China’s $6.5 billion Blackstone hotel deal could ruin the secret meetings of the US elite

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Anbang Insurance Group, a well-connected Chinese conglomerate, has agreed to pay $6.5 billion for a portfolio of Four Seasons and other luxury hotels owned by the Blackstone Group, according to numerous recent reports—and is gunning to take control of Starwood’s Westin, Sheraton, and W Hotels as well. Many of the properties potentially changing hands include longtime deal-making locations for US business men, tech titans and Hollywood.

Neither deal has been officially announced yet, but the buyout of Blackstone’s Strategic Hotels & Resorts 16 properties is the more immediate and likely of the two (Anbang is competing with Marriott International for Starwood).

The Blackstone deal includes the Four Seasons hotels in Washington DC, Jackson Hole, and Silicon Valley to New York City’s Central Park-facing Essex House and the Ritz Carlton south of San Francisco. Overall, it could net Anbang more than 7,500 of the US’s most expensive hotel rooms—common sites for sensitive business negotiations, diplomatic glad-handing, closed-door conferences, and maybe even the occasional illicit affair. And that should be terrifying to their long-time guests.

U.S. Secretary of State Colin Powell with Singapore Prime Minister Goh Chok Tong at the Four Seasons Hotel in Washington in 2004.(Reuters/Mannie Garcia)

Anbang has deep connections to China’s Communist Party—Chairman Wu Xiaohui was married to the granddaughter of Deng Xiaoping, while Chen Xiaolu, the son of a prominent People’s Liberation Army official is on the board of directors.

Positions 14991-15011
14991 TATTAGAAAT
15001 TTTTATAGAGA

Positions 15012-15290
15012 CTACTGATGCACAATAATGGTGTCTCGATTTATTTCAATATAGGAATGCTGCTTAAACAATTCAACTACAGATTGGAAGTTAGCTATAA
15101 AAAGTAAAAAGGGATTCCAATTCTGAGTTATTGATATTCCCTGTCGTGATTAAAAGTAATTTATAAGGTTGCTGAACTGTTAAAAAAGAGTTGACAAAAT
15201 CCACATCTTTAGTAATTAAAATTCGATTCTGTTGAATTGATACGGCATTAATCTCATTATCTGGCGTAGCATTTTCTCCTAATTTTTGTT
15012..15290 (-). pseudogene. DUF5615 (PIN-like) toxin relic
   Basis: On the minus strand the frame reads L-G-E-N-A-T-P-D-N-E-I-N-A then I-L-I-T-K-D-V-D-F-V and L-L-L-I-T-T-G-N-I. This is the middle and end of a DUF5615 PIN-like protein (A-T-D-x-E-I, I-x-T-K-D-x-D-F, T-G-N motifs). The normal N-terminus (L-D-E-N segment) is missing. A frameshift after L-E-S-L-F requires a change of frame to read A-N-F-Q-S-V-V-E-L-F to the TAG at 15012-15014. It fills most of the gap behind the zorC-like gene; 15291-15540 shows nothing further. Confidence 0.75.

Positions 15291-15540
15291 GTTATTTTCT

It’s a party that US officials and privacy experts believe is behind numerous hacks of US government and corporate information technology systems, sometimes for “theft of intellectual property and trade secrets,” as data security company CloudStrike said last October, sometimes to pick up personal employee data, and other times to “download files ranging from emails to contracts.”

As the US and other companies and governments fret over China’s rapid expansion beyond its borders, everything from deal terms to IT “back doors” to the South China sea is being discussed, sometimes in the very rooms that will now be owned by Anbang, and across the very Wi-Fi systems the company will now control.

Neither Blackstone or the Four Seasons in Washington, which traditionally hosts numerous diplomatic meetings, replied to questions from Quartz. A US Treasury spokesman said she could not comment on whether the committee that reviews foreign investments was looking at the Anbang/Blackstone deal.

Electronic communications are closely monitored in China, sometimes even in citizens’ and visitors’ homes, and harvested information can emerge when it benefits the government. In 2014, when Britain’s GlaxoSmithKline chief in China was being investigated for a bribery scandal, a video of him having sex with a woman who was not his wife was made public. The video was filmed at his Shanghai apartment.

The US State Department seems to be taking all possible security concerns seriously: After Anbang took over the the midtown New York Waldorf Astoria in late 2014, president Barack Obama bucked decades of tradition and chose to stay elsewhere during the 2015 United Nations General Assembly meetings. The State Department also said after the Anbang takeover it is reviewing whether the Waldorf should still be the permanent home of the US ambassador to the UN, as it has been since 1947.

“There are a range of considerations that influence where the president will stay when he’s not at the White House,” the White House spokesman said at the time. “Those considerations include everything from available space to cost and to security.” An unnamed State Department official was more direct with The New York Times (paywall) about security concerns, saying “Why else would you not stay at the Waldorf?”

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